Her movie career began after her fiftieth birthday, and for the rest of her life she enjoyed a variety of comic and dramatic supporting roles with some of Hollywood's biggest names. She shared the screen with Ingrid Bergman (Saratoga Trunk, 1943), Claudette Colbert (Since You Went Away, 1944), Gypsie Rose Lee (The Belle of the Yukon, 1944), Errol Flynn (San Antonio, 1945), Kirk Douglas (My Dear Secretary, 1948), and Ronald Reagan (The Girl from Jones Beach, 1949). Her general stage persona was a plump, matronly character. She frequently played wealthy women (His Butler's Sister, 1943; Slightly Dangerous, 1943; Cluny Brown, 1946) but also ranged to play a gypsy (They Got Me Covered, 1943), several maids (Winter Meeting, 1948; The Judge Steps Out, 1949), and a murderer (The Brasher Doubloon, 1947). She also had several roles as a humorously obnoxious mother-in-law (Love Crazy, 1941; My Heart Belongs to Daddy, 1942; The Secret Life of Walter Mitty, 1947) and as a landlady (Love and Learn, 1947; Portrait of Jennie, 1948). Florence Bates enjoyed her work in films and was grateful for the financial, social, and professional success it gave her. Soon after her movie career started, her daughter and only child died from childbirth complications; Bates credited her new career with easing much of the pain of this loss. She also never forgot the origins of her success and throughout her life maintained ties to the Pasadena Playhouse, attending plays, endowing scholarships, and offering encouragement to local actors.
She made some radio and television appearances after her film career was established, but it was the movie screen that made her known to the public. She continued in films into the 1950s, although after the death of her husband in 1951 her own health and happiness declined. Florence Bates died of a heart attack on January 31, 1954, in Burbank, California. She was survived by a granddaughter, who lived in Texas and inherited the actress's fortune.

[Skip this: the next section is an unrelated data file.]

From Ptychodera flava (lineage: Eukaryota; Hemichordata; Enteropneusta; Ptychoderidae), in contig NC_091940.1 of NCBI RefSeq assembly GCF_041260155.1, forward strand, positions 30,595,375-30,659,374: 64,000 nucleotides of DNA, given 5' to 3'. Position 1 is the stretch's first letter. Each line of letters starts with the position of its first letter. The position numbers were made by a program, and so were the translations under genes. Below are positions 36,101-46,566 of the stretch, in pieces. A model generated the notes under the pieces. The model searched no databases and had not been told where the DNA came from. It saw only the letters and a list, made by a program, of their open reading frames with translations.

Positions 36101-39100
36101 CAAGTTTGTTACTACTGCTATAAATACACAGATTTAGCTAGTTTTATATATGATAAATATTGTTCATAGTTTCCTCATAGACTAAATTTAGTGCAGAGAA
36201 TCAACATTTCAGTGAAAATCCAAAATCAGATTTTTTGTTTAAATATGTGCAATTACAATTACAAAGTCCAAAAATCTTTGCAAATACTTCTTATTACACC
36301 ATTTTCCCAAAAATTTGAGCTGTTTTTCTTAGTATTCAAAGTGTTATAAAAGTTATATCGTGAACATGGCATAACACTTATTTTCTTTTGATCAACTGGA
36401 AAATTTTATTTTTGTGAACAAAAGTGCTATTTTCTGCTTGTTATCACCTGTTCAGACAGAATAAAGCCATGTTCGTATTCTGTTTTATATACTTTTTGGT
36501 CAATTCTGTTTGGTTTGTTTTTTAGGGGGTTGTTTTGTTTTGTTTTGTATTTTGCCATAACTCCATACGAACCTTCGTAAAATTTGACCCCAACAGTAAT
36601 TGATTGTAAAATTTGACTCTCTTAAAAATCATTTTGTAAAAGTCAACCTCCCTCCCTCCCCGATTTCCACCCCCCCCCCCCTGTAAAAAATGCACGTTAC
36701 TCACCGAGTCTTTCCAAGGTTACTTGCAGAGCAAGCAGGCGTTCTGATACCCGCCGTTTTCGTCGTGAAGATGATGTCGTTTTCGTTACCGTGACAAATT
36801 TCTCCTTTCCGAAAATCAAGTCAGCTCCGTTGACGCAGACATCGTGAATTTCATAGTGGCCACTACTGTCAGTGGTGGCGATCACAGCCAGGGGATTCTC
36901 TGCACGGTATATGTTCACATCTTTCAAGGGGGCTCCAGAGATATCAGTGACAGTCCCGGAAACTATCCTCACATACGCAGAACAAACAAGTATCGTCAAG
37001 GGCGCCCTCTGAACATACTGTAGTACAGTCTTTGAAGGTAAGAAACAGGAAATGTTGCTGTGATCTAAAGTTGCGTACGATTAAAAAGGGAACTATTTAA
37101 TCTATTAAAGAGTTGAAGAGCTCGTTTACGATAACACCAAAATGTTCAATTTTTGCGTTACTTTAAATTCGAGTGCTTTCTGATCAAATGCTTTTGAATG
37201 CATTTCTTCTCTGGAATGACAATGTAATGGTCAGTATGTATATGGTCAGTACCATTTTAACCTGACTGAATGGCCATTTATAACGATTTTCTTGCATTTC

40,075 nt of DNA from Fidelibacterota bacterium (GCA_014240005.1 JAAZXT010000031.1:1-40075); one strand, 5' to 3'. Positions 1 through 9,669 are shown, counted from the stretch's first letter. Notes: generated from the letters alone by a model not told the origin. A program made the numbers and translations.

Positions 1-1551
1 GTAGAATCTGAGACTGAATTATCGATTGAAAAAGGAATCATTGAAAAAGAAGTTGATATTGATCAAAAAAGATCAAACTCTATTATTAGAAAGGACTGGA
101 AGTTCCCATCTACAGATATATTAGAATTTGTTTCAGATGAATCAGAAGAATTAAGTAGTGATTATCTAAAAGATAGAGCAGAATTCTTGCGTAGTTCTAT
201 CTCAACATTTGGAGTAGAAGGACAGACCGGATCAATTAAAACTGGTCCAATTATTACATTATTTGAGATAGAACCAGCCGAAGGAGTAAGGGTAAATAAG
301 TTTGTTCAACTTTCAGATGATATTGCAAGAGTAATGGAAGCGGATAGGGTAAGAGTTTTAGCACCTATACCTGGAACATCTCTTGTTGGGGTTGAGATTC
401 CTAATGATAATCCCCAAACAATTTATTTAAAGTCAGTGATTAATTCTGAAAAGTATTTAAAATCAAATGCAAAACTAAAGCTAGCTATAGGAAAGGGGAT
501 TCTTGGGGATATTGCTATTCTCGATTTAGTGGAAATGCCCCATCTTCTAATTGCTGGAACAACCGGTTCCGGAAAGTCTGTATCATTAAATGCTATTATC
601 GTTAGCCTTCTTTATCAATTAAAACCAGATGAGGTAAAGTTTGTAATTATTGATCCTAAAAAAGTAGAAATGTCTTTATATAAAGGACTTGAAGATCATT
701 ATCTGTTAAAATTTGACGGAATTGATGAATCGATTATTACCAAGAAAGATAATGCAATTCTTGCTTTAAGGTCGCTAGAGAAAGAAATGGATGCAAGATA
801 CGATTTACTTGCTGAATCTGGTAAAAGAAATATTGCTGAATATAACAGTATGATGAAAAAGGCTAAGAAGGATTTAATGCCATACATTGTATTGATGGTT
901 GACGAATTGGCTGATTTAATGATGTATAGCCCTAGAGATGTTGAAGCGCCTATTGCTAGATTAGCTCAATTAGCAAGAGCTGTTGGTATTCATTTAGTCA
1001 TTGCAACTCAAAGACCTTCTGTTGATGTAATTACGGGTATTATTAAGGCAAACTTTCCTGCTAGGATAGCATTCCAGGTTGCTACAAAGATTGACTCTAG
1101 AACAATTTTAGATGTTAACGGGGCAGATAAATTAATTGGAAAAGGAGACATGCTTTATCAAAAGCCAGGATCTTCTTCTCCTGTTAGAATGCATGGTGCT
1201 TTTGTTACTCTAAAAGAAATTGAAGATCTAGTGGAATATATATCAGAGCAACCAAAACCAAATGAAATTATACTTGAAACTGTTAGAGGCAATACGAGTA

Is history important to you?
We need your support because we are a non-profit organization that relies upon contributions from our community in order to record and preserve the history of our state. Every dollar helps.
Alcalde (magazine of the Ex-Students' Association of the University of Texas), October 1952. De Witt Bodeen, "Florence Bates," Films in Review 17 (December 1966). Larry Langman, Encyclopedia of American Film Comedy (New York: Garland, 1987). New York Times, February 1, 1954. San Antonio Express, August 15, 1948. Vertical Files, Dolph Briscoe Center for American History, University of Texas at Austin (Florence Bates).
Radio and Television
Law, Law Enforcement, and Outlaws
The following, adapted from the Chicago Manual of Style, 15th edition, is the preferred citation for this entry.
Debbie Mauldin Cottrell,
“Jacoby, Florence Rabe,”
Handbook of Texas Online,
accessed July 02, 2022,
Published by the Texas State Historical Association.
All copyrighted materials included within the Handbook of Texas Online are in accordance with Title 17 U.S.C. Section 107 related to Copyright and “Fair Use” for Non-Profit educational institutions, which permits the Texas State Historical Association (TSHA), to utilize copyrighted materials to further scholarship, education, and inform the public. The TSHA makes every effort to conform to the principles of fair use and to comply with copyright law.